Jonathan Saar: That's awesome. That's so cool that you got to interview some Chick-fil-A employees and you can look at it from the perspective of wow. I mean, it's just... We can go to restaurants, so you have to pay a hundred dollars for a plate and don't get the same customer service sometimes. And to devalue, I mean, their food is amazing. My wife loves it. My daughter loves it every time we're near one, we've got to stop at Chick-fil-A for something. But that's from a value proposition, a dollar value. There's such a distinct difference, but the customer service is awesome.
So how cool that that's part of their culture that they feel as an employee, that their leaders really, really care about them. Bring it back to property management. We now have a customer experience policy leaders have to get involved and the word mentoring comes up to mind when I think of how leaders get involved to make an impact on their employees. So does mentoring come into play or what are your thoughts on how leadership... Do they lead by example? What's your take on that?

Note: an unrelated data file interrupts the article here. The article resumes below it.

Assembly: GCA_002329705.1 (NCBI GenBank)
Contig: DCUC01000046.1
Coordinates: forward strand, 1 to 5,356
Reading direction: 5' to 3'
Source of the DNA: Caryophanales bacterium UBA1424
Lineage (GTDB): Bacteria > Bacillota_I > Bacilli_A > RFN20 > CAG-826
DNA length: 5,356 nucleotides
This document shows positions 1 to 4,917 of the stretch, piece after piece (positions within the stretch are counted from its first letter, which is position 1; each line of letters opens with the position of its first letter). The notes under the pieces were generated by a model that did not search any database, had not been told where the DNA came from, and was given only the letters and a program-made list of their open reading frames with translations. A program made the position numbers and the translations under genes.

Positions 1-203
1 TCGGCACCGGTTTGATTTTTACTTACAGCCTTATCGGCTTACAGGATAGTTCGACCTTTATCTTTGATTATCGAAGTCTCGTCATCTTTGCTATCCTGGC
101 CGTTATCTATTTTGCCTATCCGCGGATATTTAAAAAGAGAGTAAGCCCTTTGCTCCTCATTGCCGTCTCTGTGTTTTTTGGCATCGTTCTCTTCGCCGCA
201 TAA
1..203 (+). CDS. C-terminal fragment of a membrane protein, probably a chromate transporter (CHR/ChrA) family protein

Mark Howell: So, absolutely. As I said, even before, your team is only going to be as good as, as your leadership skills and that leadership skills, I mean, coming from the top all the way down. So have you ever heard the statement, you'll treat your employees the way you're being treated. And so when I'm working in a leadership capacity, I always start with, who's feeding you. If I'm working with managers or regionals or leadership team, I ask them, who's feeding you. Because if no one's feeding you some type of leadership as bias mentor, then you're probably not going to be the best person to deliver that downwards either. So it's very interesting when you put together a process like this, if you have an expectation that teams are supposed to exude or live or believe and breathe, this great customer experience, and that's your expectation, then you have to set the example.